Naval Career: Jimmy Carter’s ambitions and talents led him beyond Plains, into the Navy, and around the world. His interest in the Navy began as a boy, with letters home from his Uncle Tom Gordy, a sailor stationed in the Pacific. After high school, he won an appointment to the U.S. Naval Academy at Annapolis and entered in 1943. His position as a young lieutenant in the nuclear submarine service was one of the most promising in the service. Admiral Hyman Rickover, known as the “Father of the Nuclear Navy,” had personally selected him for the duty. He was a senior officer of the pre-commissioning crew of the Seawolf, the second nuclear submarine.

Return to Plains: As a long stream of neighbors, black and white, came to pay tribute to his father in the final days before his death from cancer in 1953, Jimmy Carter came to believe that he could make a greater difference by returning to his hometown than he could even as a rising Navy officer. “I had only one life to live, and I wanted to live it as a civilian, with a potentially fuller opportunity for varied public service,” Carter remembers. After they returned to Plains, Jimmy and Rosalynn Carter focused on building the family farm and rearing their children. Jimmy concentrated on improving the crop and connecting with the community, serving on county boards supervising education, the hospital authority, and the library. Rosalynn studied accounting and took over the office of the Carter farm supply business.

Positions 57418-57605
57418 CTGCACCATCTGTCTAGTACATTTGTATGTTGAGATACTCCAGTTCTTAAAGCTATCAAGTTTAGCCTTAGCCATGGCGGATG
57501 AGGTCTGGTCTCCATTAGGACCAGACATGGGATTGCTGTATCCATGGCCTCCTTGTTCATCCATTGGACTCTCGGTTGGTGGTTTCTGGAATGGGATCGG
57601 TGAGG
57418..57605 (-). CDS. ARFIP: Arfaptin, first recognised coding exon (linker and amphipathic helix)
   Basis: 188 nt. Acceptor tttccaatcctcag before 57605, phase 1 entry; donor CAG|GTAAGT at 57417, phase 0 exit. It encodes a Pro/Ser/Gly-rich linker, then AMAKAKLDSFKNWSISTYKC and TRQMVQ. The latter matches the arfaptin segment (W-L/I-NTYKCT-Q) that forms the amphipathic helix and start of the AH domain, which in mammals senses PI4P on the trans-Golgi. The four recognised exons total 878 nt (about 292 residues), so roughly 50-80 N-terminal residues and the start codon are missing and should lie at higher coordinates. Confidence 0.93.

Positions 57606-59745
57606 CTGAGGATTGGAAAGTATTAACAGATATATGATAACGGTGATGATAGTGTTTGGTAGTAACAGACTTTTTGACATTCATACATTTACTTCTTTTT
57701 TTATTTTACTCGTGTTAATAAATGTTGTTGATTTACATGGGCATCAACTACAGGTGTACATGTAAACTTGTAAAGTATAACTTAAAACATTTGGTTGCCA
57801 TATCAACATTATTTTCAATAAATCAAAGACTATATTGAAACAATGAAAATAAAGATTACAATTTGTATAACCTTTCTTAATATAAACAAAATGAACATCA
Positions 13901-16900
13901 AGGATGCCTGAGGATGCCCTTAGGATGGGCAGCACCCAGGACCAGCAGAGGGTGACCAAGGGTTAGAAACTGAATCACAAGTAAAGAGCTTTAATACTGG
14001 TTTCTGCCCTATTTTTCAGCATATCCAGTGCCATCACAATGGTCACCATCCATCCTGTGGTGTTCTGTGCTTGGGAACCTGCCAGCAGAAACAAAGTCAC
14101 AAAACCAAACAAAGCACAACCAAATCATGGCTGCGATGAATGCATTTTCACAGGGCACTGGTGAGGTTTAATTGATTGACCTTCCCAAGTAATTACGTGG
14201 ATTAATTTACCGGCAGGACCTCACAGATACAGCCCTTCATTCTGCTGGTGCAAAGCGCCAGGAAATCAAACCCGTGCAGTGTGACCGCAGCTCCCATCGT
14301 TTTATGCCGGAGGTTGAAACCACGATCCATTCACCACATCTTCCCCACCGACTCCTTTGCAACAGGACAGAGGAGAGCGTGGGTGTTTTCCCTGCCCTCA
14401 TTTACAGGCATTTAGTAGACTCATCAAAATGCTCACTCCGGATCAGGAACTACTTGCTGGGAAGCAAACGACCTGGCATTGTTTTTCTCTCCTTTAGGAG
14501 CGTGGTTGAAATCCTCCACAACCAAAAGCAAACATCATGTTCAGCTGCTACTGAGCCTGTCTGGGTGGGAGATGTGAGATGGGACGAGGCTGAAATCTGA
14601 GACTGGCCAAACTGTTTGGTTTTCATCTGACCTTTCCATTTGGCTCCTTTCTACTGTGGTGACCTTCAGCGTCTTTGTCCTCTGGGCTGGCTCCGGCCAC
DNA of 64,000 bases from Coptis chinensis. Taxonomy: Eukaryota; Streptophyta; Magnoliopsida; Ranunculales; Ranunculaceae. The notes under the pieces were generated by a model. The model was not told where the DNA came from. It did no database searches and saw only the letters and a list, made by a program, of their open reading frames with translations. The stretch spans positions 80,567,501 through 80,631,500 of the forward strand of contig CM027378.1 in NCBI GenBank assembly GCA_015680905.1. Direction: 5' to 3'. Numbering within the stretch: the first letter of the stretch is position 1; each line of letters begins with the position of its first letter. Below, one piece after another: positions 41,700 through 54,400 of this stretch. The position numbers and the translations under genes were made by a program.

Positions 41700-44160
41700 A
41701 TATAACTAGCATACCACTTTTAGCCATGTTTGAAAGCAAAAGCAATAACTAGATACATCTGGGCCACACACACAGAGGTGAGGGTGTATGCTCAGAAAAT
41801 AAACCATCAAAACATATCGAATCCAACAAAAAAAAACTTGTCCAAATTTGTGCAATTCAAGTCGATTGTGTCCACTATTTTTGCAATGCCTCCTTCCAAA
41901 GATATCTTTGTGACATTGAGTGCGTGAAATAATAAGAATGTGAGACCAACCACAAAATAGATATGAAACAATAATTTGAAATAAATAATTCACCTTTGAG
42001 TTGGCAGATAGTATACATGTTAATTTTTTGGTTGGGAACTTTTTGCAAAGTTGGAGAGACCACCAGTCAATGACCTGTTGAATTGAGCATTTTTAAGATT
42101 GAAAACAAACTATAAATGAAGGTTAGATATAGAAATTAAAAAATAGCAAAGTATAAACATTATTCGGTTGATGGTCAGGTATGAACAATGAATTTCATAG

Public Service for Georgia: In 1963, Jimmy Carter won his bid for the state senate seat in Quitman County after contesting the initial results—which had been rigged by the local “boss,” a state legislator backed by the old Democratic Party machine in Georgia. After losing the election for governor in 1966 to segregationist Lester Maddox, Carter ran again in 1970, and won. He became Georgia's 76th governor on Jan. 12, 1971, tackling disorganization in government and waste in the Capitol, improving race relations, opening state jobs to African Americans, achieving tax reform, and reforming the state’s prison system. Rosalynn Carter used her influence to help improve mental health services in the state.